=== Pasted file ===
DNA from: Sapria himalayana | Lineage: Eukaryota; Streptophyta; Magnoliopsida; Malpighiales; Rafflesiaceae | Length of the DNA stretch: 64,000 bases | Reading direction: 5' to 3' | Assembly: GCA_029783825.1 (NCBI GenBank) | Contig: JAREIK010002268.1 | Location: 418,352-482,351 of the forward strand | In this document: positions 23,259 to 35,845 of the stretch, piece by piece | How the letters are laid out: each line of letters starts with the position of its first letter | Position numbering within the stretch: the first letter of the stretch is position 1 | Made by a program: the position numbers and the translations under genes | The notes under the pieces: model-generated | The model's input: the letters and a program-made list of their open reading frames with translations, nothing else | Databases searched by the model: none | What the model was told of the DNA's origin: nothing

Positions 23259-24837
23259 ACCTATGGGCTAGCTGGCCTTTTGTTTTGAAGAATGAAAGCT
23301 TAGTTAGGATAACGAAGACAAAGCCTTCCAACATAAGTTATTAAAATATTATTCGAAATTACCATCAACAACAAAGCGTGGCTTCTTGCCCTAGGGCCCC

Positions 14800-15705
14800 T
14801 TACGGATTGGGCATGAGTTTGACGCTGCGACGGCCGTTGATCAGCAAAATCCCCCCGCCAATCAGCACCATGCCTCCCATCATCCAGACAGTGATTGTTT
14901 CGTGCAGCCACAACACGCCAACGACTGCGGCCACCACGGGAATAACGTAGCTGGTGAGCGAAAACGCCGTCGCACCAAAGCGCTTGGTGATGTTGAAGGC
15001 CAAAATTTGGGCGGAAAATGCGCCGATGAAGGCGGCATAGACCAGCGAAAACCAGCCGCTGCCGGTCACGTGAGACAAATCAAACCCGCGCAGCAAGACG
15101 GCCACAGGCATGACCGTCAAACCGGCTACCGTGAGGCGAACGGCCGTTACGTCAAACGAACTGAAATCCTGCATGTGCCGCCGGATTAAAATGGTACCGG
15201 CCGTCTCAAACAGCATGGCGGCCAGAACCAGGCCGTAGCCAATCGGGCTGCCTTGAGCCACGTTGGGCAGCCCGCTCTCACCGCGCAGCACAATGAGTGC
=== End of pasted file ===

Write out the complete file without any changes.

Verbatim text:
DNA from: Sapria himalayana | Lineage: Eukaryota; Streptophyta; Magnoliopsida; Malpighiales; Rafflesiaceae | Length of the DNA stretch: 64,000 bases | Reading direction: 5' to 3' | Assembly: GCA_029783825.1 (NCBI GenBank) | Contig: JAREIK010002268.1 | Location: 418,352-482,351 of the forward strand | In this document: positions 23,259 to 35,845 of the stretch, piece by piece | How the letters are laid out: each line of letters starts with the position of its first letter | Position numbering within the stretch: the first letter of the stretch is position 1 | Made by a program: the position numbers and the translations under genes | The notes under the pieces: model-generated | The model's input: the letters and a program-made list of their open reading frames with translations, nothing else | Databases searched by the model: none | What the model was told of the DNA's origin: nothing

Positions 23259-24837
23259 ACCTATGGGCTAGCTGGCCTTTTGTTTTGAAGAATGAAAGCT
23301 TAGTTAGGATAACGAAGACAAAGCCTTCCAACATAAGTTATTAAAATATTATTCGAAATTACCATCAACAACAAAGCGTGGCTTCTTGCCCTAGGGCCCC

Positions 14800-15705
14800 T
14801 TACGGATTGGGCATGAGTTTGACGCTGCGACGGCCGTTGATCAGCAAAATCCCCCCGCCAATCAGCACCATGCCTCCCATCATCCAGACAGTGATTGTTT
14901 CGTGCAGCCACAACACGCCAACGACTGCGGCCACCACGGGAATAACGTAGCTGGTGAGCGAAAACGCCGTCGCACCAAAGCGCTTGGTGATGTTGAAGGC
15001 CAAAATTTGGGCGGAAAATGCGCCGATGAAGGCGGCATAGACCAGCGAAAACCAGCCGCTGCCGGTCACGTGAGACAAATCAAACCCGCGCAGCAAGACG
15101 GCCACAGGCATGACCGTCAAACCGGCTACCGTGAGGCGAACGGCCGTTACGTCAAACGAACTGAAATCCTGCATGTGCCGCCGGATTAAAATGGTACCGG
15201 CCGTCTCAAACAGCATGGCGGCCAGAACCAGGCCGTAGCCAATCGGGCTGCCTTGAGCCACGTTGGGCAGCCCGCTCTCACCGCGCAGCACAATGAGTGC